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forts and was undesirable from the point of view of repletion of its fighting ca- pacity.

The Red Army as a Key Unit of the People's War

Mao wrote the "Great Union of the Masses" in 1919. He determined to carry out armed struggle in 1927. The forerunner of the people's war was a union of the masses' union and armed struggle. Mao placed the Red Army at the con- tact point of these two and kept control of the army. In a struggle of violence, the quality of violence has an absolute value. The spearhead of this armed struggle was the Red Army. But the Red Army in the initial stage had only 200 guns for its 1,400 troops, and there was no prospect of this situation being improved. In order for the weak Red Amy to fight against the superior government armies and survive, it was necessary to adopt the concept of a people's war in which the people are organized and made to rise up, drawing on their combined strength for the fight.

For this purpose, the most important prerequisite was to establish closer relations between the army and the people. The Red Army had to make as much effort in this direction as in its fight with the enemy or even greater in some cases.

Mao allowed 200 persons to leave the army prior to the "Sanwan reorgani- zation". By this action, he intended to sow the seeds of revolution among the people. Stragglers from the long walk in later years, who accounted for 90 per- cent of the participants, too, were interpreted as seeds of the revolution and "sown" at various places. This view was novel and would be effective in build- ing the foundation of the people's war. But it involved the risk of destroying the unity of the Red Army.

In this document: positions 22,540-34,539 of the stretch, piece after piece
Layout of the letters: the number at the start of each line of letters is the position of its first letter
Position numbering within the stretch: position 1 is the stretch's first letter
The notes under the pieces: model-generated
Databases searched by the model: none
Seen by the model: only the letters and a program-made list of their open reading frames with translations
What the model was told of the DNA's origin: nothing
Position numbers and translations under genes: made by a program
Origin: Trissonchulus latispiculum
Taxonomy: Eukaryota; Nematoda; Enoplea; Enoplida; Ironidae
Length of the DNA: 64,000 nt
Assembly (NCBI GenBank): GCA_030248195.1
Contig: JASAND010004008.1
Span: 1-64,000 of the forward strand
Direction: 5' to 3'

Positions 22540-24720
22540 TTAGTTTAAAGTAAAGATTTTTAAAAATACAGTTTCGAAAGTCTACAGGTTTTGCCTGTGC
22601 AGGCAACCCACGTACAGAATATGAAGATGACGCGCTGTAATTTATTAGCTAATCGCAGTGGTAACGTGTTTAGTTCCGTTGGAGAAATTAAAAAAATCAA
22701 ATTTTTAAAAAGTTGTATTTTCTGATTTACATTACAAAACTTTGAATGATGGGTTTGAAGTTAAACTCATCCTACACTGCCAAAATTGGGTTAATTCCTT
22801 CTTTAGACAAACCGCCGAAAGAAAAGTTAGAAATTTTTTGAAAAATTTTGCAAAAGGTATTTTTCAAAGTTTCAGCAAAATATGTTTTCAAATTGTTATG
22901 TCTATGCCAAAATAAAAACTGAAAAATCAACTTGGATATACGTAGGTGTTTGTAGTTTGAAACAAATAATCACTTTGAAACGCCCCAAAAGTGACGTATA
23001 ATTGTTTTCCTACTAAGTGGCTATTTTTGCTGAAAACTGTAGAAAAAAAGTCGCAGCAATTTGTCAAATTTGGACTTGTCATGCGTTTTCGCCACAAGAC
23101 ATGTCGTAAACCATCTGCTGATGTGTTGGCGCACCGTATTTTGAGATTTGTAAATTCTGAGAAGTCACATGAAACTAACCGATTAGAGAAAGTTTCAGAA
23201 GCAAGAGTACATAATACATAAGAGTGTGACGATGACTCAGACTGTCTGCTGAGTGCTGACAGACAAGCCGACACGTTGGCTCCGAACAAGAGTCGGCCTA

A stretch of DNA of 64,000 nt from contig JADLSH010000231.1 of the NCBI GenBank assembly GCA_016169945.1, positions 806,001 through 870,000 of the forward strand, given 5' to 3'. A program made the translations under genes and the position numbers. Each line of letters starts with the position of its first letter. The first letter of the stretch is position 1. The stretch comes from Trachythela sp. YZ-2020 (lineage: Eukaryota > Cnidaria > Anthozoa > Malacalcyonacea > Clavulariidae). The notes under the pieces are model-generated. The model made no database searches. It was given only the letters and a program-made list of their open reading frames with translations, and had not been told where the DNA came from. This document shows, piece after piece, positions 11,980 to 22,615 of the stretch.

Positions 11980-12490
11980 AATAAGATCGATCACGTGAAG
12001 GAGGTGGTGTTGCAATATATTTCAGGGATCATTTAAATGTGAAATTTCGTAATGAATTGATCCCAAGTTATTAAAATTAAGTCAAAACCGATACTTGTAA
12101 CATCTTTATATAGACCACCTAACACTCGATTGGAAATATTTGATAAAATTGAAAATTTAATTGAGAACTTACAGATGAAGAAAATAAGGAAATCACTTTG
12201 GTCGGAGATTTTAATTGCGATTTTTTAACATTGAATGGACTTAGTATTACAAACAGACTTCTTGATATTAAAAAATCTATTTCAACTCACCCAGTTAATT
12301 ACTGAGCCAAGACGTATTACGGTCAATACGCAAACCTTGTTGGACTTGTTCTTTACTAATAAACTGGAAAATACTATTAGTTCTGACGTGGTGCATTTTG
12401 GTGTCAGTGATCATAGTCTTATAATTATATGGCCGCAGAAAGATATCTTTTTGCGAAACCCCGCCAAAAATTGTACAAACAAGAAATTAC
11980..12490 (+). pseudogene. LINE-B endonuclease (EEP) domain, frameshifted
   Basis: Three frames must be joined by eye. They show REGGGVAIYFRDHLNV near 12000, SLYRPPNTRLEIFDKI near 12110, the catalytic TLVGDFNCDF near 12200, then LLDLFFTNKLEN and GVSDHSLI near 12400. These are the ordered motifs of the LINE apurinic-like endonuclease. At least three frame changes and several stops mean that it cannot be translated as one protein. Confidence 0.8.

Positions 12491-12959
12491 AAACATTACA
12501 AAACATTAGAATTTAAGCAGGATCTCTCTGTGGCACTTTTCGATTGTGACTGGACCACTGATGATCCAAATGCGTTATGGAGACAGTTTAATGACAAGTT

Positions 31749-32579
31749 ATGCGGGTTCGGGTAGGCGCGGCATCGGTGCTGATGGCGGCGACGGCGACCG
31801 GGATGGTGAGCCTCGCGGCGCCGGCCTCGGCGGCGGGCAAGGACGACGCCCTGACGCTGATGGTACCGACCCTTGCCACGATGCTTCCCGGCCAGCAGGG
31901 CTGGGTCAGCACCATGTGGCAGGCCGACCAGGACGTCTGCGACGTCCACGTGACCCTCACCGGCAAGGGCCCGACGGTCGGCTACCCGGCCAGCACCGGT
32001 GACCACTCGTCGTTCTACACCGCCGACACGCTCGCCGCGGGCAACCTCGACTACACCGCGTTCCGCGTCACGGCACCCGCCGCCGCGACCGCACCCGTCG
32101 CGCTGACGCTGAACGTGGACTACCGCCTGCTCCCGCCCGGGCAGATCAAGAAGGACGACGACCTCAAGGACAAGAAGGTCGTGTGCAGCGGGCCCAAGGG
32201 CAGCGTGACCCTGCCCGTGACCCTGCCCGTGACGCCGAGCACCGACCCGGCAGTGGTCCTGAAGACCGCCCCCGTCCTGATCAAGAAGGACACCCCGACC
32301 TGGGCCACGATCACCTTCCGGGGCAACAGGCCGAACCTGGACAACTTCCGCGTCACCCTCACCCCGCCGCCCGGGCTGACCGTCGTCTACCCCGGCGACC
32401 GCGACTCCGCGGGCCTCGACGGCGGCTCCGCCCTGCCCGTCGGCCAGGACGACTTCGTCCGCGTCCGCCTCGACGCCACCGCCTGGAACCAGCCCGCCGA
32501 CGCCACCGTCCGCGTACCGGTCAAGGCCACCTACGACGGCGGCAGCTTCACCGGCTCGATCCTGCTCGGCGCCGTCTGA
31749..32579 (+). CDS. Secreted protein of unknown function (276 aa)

The Army's Three Democratic Systems

Mao introduced three democratic systems for political, economic and mili- tary affairs in the army from the time of the establishment of the Red Army. These systems were effective in dissipating soldiers' dissatisfaction, improving their morale and bringing about a spiritual revolution among the soldiers. In a report of November 1928,18 there is a passage, which says that "as there were too many casualties among junior officers, those who were taken prisoner from the enemy yesterday often become platoon leaders or sometimes company com- manders today".

Such a state continued from the establishment of the Red Army to the achievement of the new democratic revolution. It seems these systems were ef- fective in supervising unreliable commanders and preventing their arbitrary ac- tions, too. But there was a fear of extreme democracy destroying the characteris-

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